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obex://[00:1c:35:65:7c:3a]" is not a valid location.

 
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Hi.
I'm trying to connect my Ubuntu 7.10 to other Laptop and moble phone via Bluetooth, I got:
"obex://[00:1c:35:65:7c:3a]" is not a valid location.
Searching the web, I got those:
http://ubuntuforums.org/showthread.php?t=640343
http://ubuntuforums.org/showthread.php?t=687516&highlight=OBEX
The problem is that every thread suggests a solution and to be honest I don't want to mess with my lovely Ubuntu.
Your help please.
Thanks.
 
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Just try what is suggested in those threads, for example:

sudo apt-get install gnome-vfs-obexftp


Note that Ubuntu, just like most Linux distributions, has a very good software package management system. You can install and also completely remove software packages very easily. For example, if you installed gnome-vfs-obexftp with the command above and you want to remove it again, just do:

sudo apt-get remove gnome-vfs-obexftp


Don't be afraid to tinker with your Ubuntu system, you'll need to do that from time to time.
 
Hussein Baghdadi
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gnome-vfs-obexftp
Why there is ftp (FTP)?
I'm just curious...
 
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OBEX is the Object Exchange protocol standard. obexftp is an application that gives you an FTP-like user interface to transfer files (objects) between systems using Bluetooth or infrared or other such mechanisms.

An alternative method is to use a product like recent versions of Nautilus where you can simply beam the file using the file browser in a "Send To..." operation. For receiving, there's a desktop listener app that can be used.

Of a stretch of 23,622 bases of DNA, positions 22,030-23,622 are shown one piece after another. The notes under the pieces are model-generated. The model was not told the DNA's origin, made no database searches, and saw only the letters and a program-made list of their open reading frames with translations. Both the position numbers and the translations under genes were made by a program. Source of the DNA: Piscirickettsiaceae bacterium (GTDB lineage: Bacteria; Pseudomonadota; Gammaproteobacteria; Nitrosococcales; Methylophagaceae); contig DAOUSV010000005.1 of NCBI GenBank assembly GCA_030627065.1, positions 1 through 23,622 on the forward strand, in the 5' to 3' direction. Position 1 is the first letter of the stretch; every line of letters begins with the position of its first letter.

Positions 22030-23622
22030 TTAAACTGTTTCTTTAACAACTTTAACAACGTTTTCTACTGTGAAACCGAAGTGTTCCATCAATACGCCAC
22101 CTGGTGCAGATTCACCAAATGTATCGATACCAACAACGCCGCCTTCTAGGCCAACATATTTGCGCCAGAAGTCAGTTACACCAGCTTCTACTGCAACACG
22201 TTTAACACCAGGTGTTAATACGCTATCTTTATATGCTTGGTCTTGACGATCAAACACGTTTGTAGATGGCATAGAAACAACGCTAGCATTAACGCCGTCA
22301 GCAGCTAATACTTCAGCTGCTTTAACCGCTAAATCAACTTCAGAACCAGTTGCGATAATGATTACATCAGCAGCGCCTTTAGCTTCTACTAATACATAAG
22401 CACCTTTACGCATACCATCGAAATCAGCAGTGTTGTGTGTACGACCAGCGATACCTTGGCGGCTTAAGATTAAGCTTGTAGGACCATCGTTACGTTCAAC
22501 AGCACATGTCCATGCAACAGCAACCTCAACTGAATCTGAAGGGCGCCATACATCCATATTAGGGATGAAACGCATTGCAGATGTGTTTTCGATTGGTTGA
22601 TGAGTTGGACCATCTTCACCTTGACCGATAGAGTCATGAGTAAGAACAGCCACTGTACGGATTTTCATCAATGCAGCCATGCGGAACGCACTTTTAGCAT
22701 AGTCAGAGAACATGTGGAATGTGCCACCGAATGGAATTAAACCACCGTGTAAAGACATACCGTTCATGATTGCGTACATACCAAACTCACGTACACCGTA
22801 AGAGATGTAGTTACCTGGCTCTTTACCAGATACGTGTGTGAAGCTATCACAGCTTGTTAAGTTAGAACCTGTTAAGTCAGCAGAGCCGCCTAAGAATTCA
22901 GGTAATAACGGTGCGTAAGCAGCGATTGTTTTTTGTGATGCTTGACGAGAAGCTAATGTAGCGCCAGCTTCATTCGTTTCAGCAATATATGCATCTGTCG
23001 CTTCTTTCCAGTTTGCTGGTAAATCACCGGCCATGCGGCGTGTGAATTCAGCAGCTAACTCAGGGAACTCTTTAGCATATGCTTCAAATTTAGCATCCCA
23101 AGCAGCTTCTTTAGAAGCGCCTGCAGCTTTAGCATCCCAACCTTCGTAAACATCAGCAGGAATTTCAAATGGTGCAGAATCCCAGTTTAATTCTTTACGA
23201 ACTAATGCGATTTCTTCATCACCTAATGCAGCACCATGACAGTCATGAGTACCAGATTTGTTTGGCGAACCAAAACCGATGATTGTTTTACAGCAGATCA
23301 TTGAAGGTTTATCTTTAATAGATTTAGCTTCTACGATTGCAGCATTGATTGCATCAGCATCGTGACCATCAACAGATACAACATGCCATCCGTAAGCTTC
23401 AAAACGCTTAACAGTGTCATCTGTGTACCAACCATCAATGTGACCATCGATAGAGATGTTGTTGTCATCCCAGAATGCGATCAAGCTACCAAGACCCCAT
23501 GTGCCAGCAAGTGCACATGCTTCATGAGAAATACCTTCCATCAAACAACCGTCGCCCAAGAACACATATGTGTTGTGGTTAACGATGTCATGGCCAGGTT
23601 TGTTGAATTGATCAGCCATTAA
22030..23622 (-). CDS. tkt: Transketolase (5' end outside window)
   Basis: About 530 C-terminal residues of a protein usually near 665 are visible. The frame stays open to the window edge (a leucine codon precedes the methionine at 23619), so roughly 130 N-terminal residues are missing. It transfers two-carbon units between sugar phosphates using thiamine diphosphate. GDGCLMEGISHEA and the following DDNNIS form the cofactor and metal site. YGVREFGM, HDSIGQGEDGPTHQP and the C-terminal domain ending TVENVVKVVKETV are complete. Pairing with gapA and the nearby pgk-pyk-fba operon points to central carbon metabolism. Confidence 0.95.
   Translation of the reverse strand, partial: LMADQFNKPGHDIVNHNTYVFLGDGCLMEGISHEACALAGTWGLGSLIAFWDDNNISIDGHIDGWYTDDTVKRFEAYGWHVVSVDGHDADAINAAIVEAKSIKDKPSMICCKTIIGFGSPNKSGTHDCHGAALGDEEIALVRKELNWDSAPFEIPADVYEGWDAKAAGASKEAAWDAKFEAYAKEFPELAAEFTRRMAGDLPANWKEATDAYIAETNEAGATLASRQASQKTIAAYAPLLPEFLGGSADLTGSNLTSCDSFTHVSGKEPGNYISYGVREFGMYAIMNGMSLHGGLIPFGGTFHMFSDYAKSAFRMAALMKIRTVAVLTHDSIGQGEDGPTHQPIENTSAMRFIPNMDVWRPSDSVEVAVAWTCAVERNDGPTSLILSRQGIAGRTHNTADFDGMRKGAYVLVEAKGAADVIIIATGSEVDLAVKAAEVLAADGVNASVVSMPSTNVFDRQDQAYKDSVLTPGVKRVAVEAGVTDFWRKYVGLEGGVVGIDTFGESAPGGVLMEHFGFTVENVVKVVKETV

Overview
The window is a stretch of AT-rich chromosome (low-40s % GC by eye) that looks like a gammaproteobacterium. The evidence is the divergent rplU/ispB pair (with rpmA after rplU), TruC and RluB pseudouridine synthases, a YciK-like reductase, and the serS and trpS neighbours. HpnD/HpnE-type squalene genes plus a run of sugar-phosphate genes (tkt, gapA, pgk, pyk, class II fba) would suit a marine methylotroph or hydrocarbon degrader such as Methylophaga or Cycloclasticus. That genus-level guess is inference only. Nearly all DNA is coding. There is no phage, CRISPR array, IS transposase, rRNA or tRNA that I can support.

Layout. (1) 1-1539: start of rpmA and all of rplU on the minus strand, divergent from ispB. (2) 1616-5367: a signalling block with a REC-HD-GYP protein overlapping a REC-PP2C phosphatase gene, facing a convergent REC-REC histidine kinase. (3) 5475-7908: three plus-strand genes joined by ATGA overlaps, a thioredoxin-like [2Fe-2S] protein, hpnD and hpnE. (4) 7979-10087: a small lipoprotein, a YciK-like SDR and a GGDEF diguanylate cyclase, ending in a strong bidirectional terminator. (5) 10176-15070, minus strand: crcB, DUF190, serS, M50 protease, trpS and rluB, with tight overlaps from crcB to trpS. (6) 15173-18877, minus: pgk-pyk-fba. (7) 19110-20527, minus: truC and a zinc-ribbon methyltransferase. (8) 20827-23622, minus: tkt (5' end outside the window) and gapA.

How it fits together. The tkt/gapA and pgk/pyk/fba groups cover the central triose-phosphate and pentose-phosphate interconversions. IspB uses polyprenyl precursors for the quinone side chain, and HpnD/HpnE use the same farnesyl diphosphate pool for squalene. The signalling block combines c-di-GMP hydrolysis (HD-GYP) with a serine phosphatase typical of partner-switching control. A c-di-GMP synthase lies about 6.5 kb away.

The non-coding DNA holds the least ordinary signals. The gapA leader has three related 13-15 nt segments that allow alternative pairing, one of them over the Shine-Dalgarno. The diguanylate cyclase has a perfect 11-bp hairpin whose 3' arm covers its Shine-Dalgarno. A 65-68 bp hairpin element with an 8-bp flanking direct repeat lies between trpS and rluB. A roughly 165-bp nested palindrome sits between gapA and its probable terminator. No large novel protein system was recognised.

Hussein Baghdadi
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I installed gnome-vfs-obexftp
Why it prompts me to enter an access code (or password) when I try to send something from my mobile phone to the laptop (and vice versa)?
 
Tim Holloway
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Originally posted by John Todd:
I installed gnome-vfs-obexftp
Why it prompts me to enter an access code (or password) when I try to send something from my mobile phone to the laptop (and vice versa)?



There's a process called "Bluejacking". A mobile device is a computer, and computers need to be projected against attacks. A mobile computer is especially at risk, since if you have wireless connections turned on, simply walking through a room containing a malign computer could cause your phone to get "owned".

You can streamline the transfer process by pairing and by turning off security guards, but personally, I don't even trust the environment in my own home to be totally secured. Someone next door would be close enough to abuse the system.
 
Hussein Baghdadi
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If my laptop prompts me to enter the access code, I have to provide my account password?
I tried to transfer a file to the mobile phone, the phone also prompts me to provide an access code.
What I have to enter in this case?
 
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The "access code" is commonly called a PIN Number, and it's often preset to something like "1234" or "0000". For specific devices you'll have to check their documentation. For smart devices, you often provide your own - all that's required is that both sides of the transfer agree, since that's what lets them know they're talking (securely) to each other and not some other device.

In Linux, there's a place to put your computer's PIN number in one of the /etc Blurtooth config files. I haven't needed to, but it's easy to find docs on how to set it up if I ever do.
 
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When my laptop and mobile phone asked me for access code, I entered "111".
Every thing is OK.
On Ubuntu, I set my mobile phone as a trusted device and on the mobile phone I added my laptop to "My Devices".
After trying to connect from the laptop to the mobile phone and allowing the the access to the mobile phone, Ubuntu launches GNOME for browsing the phone (Phone memory and Stick memory).
With copy & past on this GNOME window, I'm able to transfer files to the mobile phone.
Later, I disconnected the devices and tries to connect from the mobile phone to the laptop, the connection failed.
On Ubuntu, I set it to connectable and discoverable from other devices.
Any ideas?
 
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